By ordering or retrospectively condoning Boris Nemtsov’s murder – and there can be little doubt one or the other is true – Kadyrov managed to break the implicit rules in a number of ways that quickly became visible. First of all, he embarrassed Putin, not least by committing the murder literally by the Kremlin. Secondly, he failed to respect the etiquette of murder. Just as within the Russian underworld, foreigners are generally considered untouchable (those who have been killed, such as Paul Klebnikov in 2004, had their immunity lifted by a gathering of gangster chieftains), so too in the upperworld, the ‘understanding’ is that journalists, business rivals and lower-level activists are fair game, but internationally-known figures, especially those who were at least once within the elite, have to be treated with much greater circumspection. By not knowing or not caring, Kadyrov shocked not just liberals but also jaded and cynical members of the elite, who in the first days after Nemtsov’s death did not know if this presaged a revision of the unspoken laws.
By stirring up official Moscow – angering the security agencies, frightening members of the elite, embarrassing Putin yet leaving him stuck for options given that at the time he does not seem to have wanted or been able to sack him – Kadyrov helped remind us of the real etiquette of violence in today’s Russia.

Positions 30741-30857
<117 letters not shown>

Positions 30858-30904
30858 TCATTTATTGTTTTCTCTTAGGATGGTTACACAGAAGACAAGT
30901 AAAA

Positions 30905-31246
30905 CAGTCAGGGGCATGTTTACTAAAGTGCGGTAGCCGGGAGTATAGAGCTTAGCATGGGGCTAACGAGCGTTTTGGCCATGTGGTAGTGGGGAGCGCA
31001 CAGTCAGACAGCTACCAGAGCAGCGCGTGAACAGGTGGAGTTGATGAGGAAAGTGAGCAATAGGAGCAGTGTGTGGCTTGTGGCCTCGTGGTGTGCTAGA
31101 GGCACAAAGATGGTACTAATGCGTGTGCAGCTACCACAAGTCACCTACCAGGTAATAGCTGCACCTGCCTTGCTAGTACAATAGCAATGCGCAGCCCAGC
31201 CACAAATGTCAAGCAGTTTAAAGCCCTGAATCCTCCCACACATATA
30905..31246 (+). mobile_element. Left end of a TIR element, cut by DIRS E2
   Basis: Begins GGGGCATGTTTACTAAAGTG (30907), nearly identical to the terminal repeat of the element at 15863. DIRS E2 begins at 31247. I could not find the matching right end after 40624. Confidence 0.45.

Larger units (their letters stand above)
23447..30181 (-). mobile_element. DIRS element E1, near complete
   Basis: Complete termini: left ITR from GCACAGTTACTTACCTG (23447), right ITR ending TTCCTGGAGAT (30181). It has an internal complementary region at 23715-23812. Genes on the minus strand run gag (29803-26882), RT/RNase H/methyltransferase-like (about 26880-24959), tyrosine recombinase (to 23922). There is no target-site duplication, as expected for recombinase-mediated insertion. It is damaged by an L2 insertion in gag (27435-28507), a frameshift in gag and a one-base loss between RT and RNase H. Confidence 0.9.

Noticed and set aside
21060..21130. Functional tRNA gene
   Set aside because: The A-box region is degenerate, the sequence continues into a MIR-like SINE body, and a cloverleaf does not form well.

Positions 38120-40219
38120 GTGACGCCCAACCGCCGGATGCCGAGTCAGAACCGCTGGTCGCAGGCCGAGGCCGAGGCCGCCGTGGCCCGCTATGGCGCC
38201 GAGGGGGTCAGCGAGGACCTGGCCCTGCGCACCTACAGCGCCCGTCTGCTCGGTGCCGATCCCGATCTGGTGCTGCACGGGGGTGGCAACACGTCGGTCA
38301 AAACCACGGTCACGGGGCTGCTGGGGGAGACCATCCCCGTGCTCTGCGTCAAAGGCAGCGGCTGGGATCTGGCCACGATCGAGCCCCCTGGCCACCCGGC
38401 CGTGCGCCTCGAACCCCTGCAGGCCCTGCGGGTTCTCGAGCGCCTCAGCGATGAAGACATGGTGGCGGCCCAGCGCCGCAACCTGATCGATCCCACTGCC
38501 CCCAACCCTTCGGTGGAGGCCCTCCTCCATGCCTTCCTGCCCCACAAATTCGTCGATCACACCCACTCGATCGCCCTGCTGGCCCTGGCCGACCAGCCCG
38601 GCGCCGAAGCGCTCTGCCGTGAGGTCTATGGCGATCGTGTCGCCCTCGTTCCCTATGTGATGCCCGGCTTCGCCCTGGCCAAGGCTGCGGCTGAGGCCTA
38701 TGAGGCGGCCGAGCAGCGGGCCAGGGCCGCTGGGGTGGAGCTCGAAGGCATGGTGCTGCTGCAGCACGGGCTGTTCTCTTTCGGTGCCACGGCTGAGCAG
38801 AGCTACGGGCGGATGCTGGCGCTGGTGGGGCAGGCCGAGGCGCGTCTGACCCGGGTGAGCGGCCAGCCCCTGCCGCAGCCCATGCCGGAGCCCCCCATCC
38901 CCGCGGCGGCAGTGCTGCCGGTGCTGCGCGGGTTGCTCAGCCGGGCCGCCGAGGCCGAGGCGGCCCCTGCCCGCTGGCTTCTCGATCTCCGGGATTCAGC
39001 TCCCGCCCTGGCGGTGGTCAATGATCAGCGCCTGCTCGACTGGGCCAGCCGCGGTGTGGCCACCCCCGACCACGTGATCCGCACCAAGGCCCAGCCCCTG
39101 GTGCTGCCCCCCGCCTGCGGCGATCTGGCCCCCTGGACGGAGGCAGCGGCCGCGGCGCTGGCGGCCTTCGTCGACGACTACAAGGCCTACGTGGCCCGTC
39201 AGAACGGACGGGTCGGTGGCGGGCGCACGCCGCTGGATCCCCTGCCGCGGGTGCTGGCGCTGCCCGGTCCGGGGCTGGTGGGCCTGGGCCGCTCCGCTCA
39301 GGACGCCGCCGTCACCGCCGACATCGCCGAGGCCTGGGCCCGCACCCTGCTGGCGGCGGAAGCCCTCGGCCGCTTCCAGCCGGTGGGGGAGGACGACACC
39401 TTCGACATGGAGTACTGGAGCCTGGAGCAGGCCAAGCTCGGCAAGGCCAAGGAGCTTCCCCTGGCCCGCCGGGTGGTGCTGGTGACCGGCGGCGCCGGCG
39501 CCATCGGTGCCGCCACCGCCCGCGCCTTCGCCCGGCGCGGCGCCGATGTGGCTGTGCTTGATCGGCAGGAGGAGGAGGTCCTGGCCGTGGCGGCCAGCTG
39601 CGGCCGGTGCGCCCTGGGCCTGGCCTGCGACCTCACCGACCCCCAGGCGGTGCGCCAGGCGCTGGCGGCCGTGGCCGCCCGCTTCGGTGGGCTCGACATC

It’s All About The Rubles
For what did Kadyrov stand? His words were, of course, always about his loyalty to Putin, his commitment to the Chechen people, his Moslem piety. Yet at the same time he lives a playboy lifestyle, runs a brutally exploitative despotism, and has periodically not only been a thorn in Putin’s side but facilitated and enjoyed the industrial-scale embezzlement of the massive federal subsidies to Chechnya. How can one be loyal to someone from whom you steal, especially knowing that every ruble you spend on a car or a pet tiger is a ruble not available for some more urgent state priority?
Tellingly, now that the federal budget is in crisis, and Crimea has usurped Chechnya’s place at the top of the budget pecking order, Kadyrov has been pressing Moscow for assurances that his republic won’t have to share in the pain the other regions are experiencing – which of course would only drain the regional budget more and cause even more pain to the rest.
Kadyrov’s Chechnya is essentially a caricature of the Russian system as a whole but, like any good caricature, the resemblance is brutally visible. Not just a realm dominated by a single figure who rules through personal authority and relationships more than formal structures, but one in which his principal means of elite control is the distribution of largesse. This is a simple machine, an ATM in which one man has the card.
So maybe Kadyrov is on his way out – perhaps we should have paid more attention when he said he might want to join the army – or perhaps he is not. Either way, in his checkered and gory time in office, he as nonetheless done observers a great service in illustrating through his actions many of the particular pathologies of late Putinism.